Reproducibility studies

Ten images in which strain analysis was possible were randomly selected by a physician not involved in the strain measurements for reproducibility studies. To determine inter-observer reproducibility, longitudinal strain was analysed by another experienced rater (GW), blinded to previous results. Intra-rater reproducibility was determined by rating the same images, more than 6 months later. For both inter- and intra-observer reproducibility, absolute differences and the intraclass correlation coefficients were calculated.

Follow-up study

Only carriers of whom two echocardiograms in which GLS analysis was feasible were available and were included in the follow-up study. Subjective and objective changes in clinical status, changes in the use of medication and changes in conventional parameters were assessed during follow-up. Since all echocardiograms were performed as part of clinical care, the time between two examinations is variable.

Medical ethical approval

This study is part of the “National Inventory of Patients with the m.3243A>G mutation”, which was approved by the regional Medical Research Ethics Committee. In accordance with the Helsinki agreement, written informed consent was obtained from each participant.

Statistical analysis

The absolute difference was calculated by subtracting the first measurement from the second measurement. All variables were assessed for (log)normality. To prevent non-real values for zero values of the NMDAS including its sub domains and symptom specific items, these values were increased by 1 prior to elog transformation. Variables with a (log)normal distribution, were compared using parametric tests, and the mean and 95 %-confidence intervals (95 % CIs) are reported. Variables that deviated strongly from a (log)normal distribution (based on skewness/kurtosis) were analysed by performing a non-parametric test and the median and interquartile ranges (IQRs) are reported. Inter- and intra-rater reliability were calculated using intraclass correlation coefficients for absolute agreement (ICC). Outliers were not excluded from any of the analyses and missing data were not replaced. In case a high number of tests were performed (5 or more), critical P-values were adjusted using the Bonferroni method (i.e. 0.05/n where n = number of tests). Correlation coefficients were interpreted in accordance with the guidelines provided at the BMJ website (; consulted 29-June-2015).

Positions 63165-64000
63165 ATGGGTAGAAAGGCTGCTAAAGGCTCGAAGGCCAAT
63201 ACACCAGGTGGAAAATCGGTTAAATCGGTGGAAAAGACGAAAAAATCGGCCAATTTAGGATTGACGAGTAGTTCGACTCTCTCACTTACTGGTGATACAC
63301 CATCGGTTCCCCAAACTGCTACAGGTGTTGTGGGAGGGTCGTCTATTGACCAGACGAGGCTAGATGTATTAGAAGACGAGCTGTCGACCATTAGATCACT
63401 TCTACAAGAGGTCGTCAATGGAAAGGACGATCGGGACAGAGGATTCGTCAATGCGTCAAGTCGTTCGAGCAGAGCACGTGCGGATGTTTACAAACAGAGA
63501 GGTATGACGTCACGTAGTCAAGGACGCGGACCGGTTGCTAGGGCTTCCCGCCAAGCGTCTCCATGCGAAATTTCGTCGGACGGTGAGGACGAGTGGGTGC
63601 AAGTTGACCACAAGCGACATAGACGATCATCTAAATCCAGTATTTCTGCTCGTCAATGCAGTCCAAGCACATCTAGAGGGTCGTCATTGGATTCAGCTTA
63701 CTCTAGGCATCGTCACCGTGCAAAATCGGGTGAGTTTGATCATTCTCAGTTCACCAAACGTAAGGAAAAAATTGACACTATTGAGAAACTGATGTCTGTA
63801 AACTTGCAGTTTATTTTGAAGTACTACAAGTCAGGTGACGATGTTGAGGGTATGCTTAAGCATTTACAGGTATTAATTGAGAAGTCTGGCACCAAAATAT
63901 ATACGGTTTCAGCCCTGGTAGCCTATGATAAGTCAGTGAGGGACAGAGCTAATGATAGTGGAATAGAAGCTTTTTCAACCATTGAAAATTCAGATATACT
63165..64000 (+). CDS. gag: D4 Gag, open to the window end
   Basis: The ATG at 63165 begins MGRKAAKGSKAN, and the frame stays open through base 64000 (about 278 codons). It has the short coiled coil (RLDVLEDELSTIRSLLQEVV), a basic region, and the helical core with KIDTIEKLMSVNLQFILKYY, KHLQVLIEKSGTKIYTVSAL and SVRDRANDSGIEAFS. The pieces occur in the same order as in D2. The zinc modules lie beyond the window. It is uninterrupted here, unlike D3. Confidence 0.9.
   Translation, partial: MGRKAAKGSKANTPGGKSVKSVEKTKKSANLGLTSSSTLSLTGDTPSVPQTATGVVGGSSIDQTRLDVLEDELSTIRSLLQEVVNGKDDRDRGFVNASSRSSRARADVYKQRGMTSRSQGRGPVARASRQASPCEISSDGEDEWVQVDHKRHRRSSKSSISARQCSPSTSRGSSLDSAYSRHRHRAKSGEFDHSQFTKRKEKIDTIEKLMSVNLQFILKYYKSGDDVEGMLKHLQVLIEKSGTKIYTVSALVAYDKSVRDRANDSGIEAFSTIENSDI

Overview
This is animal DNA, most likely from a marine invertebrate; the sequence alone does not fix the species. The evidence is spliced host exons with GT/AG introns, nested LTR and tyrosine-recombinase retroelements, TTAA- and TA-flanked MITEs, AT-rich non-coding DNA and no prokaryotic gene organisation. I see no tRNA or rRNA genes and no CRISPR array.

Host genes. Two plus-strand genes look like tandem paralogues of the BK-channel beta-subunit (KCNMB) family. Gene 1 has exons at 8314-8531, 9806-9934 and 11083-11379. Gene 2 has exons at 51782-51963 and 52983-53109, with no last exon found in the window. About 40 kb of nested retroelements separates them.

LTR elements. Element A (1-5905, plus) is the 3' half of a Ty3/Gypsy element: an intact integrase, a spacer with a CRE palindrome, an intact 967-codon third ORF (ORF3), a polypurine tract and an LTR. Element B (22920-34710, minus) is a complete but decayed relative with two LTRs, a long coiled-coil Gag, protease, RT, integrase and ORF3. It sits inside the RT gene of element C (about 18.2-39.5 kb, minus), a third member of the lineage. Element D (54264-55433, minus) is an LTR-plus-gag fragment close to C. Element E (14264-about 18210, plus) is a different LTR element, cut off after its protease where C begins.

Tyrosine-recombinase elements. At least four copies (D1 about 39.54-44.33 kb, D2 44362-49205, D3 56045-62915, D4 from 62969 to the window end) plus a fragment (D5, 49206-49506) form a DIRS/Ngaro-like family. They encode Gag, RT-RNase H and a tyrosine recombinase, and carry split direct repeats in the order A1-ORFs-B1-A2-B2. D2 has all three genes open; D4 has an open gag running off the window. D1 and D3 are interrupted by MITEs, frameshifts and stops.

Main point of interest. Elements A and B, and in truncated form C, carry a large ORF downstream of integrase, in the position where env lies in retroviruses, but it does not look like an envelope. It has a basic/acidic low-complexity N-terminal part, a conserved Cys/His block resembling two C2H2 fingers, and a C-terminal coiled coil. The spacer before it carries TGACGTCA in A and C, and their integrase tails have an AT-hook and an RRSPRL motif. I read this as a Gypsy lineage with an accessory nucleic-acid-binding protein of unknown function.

All analyses were performed using IBM’s SPSS statistics software packages, version


Carrier description

The study algorithm is presented in Fig. 2. Thirty carriers of the m.3243A>G mutation of whom two subsequent echocardiograms were available for 2D strain analysis were included in this study (Table 1). Nineteen of these carriers were female; five of them were current smokers. Eighteen carriers had diabetes mellitus, six microalbuminuria, one decreased creatinine clearance and ten carriers had cardiovascular involvement according to the NMDAS.
Fig. 2

Study algorithm

Table 1

Carrier characteristics. Clinical features of the included carriers compared to all adult carriers in the “National inventory of carriers with the m.3243A>G mutation”. The presence of diabetes mellitus was obtained from the NMDAS scale (score on diabetes mellitus item ≥3); the presence of cardiovascular involvement was obtained from the NMDAS scale (score on cardiomyopathy ≥ 1). P-values (significance (P < 0.0045)) for the difference at baseline between this cohort and all adult carriers included before 2012 were calculated


n =

Mean (range)

Total number of patients

Difference from total cohort of carriers (n = 80) p =










































Renal abnormalities






Decreased creatinine clearance





Diabetes mellitus (NMDAS)













Cardiovascular involvement (NMDAS)






Systolic blood pressure






<120 mmgHg



120–140 mmHg



>140 mmHg



Diastolic blood pressure







Total cholesterol







HDL cholesterol







LDL cholesterol







Heteroplasmy in leucocytes







Heteroplasmy in UEC













Domain 1






Domain 2






Domain 3






QoL mental






QoL physical







β blocker





Calcium channel blocker





ACE inhibitor





Angiotensin II blocker










BMI body mass index; domain 1 current function; domain 2 system specific involvement; domain 3 current clinical assessment; IQR interquartile range; n number of carriers of which data were available at that specific time point; NMDAS newcastle mitochondrial disease adult scale; QoL quality of life; UEC urinary epithelial cells

amedian is given instead of mean

blognormal distribution

cnot mutually exclusive

In the “National Inventory of Patients with the m.3243A>G mutation”, 80 adult carriers had been included before 2012 (since the regular follow-up time is 2 years, we do not account for carriers included before 2012). For a variety of reasons (e.g. only one echocardiogram available or echocardiogram made using a wrong echocardiograph device), only data of 30 carriers (38 %) from 20 families could be analysed (1–3 family members per family). These 30 carriers were not different compared to the total cohort with respect to their total NMDAS score (P = 0.35), nor in their sub scores for diabetes mellitus or cardiovascular disease (P = 0.37 and 0.81 respectively; independent samples t-test). BMI was significantly higher in the included carriers compared to the other carriers (P = 0.0062).